Hey! ‘Unethical’ media, you didn’t misquote me. And I will sulk
Sapna Bhavnani expresses disappointment over being quoted verbatim on Salman Khan in her interview to Hindustan Times.bollywood Updated: Aug 25, 2016 08:50 IST
Much has been written about the clash between hairstylist Sapna Bhavnani and ‘the reporter’, who interviewed her, (Salman dances like a monkey in stupid movies; misuses people: Sapna Bhavnani). Well, I am that reporter. And I am proud of a job ethically done. And here’s why:
Sapna claims to be unhappy because her interview also had her quotes on Salman Khan and the Bigg Boss show. Quotes she gave on record, by repeatedly saying, ‘quote me on this... you quote me on this’.
The article was published on the Hindustan Times website in the evening, on August 22, 2016. She read it, which has been confirmed by a well-placed source who she spoke to after reading it. But she chose to tweet her “disappointment” about the “bait title” only in the morning of August 23. (Probably, she was waiting for it to get noticed). Anyway, her concern would have been valid if it were bait, it weren’t! It would be ‘baity’ if it lacked accuracy.
When she was asked the question, if she would have a chapter on Bigg Boss in her book, the show that put her in the limelight, she used expletives to diss the show and the host. While giving these quotes, she insisted she was saying so ‘on record’, and repeatedly said, ‘you can quote me on this… you quote me on this’, while giving this particular quote. Who wouldn’t know abusing a celebrity of Salman Khan’s stature would get you your two-minute fame?
Here are some of the tweets which were exchanged:
You are digging yourself into an unethical rabbit hole. I would recommend u stop now! Have a nice day. https://t.co/tvSwiPY9Ar— Sapna Moti Bhavnani (@sapnabhavnani) August 23, 2016
She clearly knew what she was doing, when she insisted, in very clear terms, that she be quoted on her views on Bigg Boss and Salman Khan. Why sulk then? Then why pretend it wasn’t the intention. There are two types of people in the showbiz – the celebrities and the posers or wannabes. The posers try to create controversies, then chicken out and conveniently put the blame on media.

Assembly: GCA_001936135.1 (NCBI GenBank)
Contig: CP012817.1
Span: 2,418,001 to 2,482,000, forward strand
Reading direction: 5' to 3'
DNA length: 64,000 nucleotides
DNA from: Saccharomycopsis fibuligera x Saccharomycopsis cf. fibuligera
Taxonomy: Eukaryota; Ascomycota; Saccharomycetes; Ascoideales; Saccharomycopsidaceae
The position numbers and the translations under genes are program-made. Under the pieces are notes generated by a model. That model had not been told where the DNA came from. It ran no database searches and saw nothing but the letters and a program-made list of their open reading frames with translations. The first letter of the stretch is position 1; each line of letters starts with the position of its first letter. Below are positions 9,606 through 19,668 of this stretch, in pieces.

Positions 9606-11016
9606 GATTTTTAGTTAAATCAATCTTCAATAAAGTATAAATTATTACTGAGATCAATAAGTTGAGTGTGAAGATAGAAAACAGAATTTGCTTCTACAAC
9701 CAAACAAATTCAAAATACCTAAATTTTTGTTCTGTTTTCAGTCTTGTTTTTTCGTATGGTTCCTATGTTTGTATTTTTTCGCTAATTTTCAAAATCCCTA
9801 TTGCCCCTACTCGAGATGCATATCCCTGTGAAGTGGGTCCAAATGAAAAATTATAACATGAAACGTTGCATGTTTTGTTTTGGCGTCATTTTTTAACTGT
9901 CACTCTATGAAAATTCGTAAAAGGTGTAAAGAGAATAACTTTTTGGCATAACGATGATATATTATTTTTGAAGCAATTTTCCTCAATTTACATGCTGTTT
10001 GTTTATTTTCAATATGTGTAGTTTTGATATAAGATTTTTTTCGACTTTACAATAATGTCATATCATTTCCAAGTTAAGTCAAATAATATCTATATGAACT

She also tweeted her unhappiness over Bollywood’s mention in it. Well, hello! You are part of the industry, since you cut hair of some real celebrities, and were also on TV for some time. After many requests from her team for an interview, the interview was agreed upon and it was clearly conveyed that the interview will be more than just about the book. Most importantly, when you don’t want to answer a question, you say ‘no comments’ not ‘you quote me on this’.
When questions on her books were asked, she said, ‘it’s Chapter One… that’s what it is, Chapter One.... for the rest, you will have to read about the book’. So specific questions were asked, such as, if there’s a chapter on Salman Khan – a star she often talks about? Or on Bigg Boss? Or her account of surviving gang rape? Everything has been reported verbatim.
So, now the question is: How ethical is it to back out, after insisting on being quoted? How ethical is it to abuse a star not because you genuinely feel about the issues but because you are desperate for two-minute fame?
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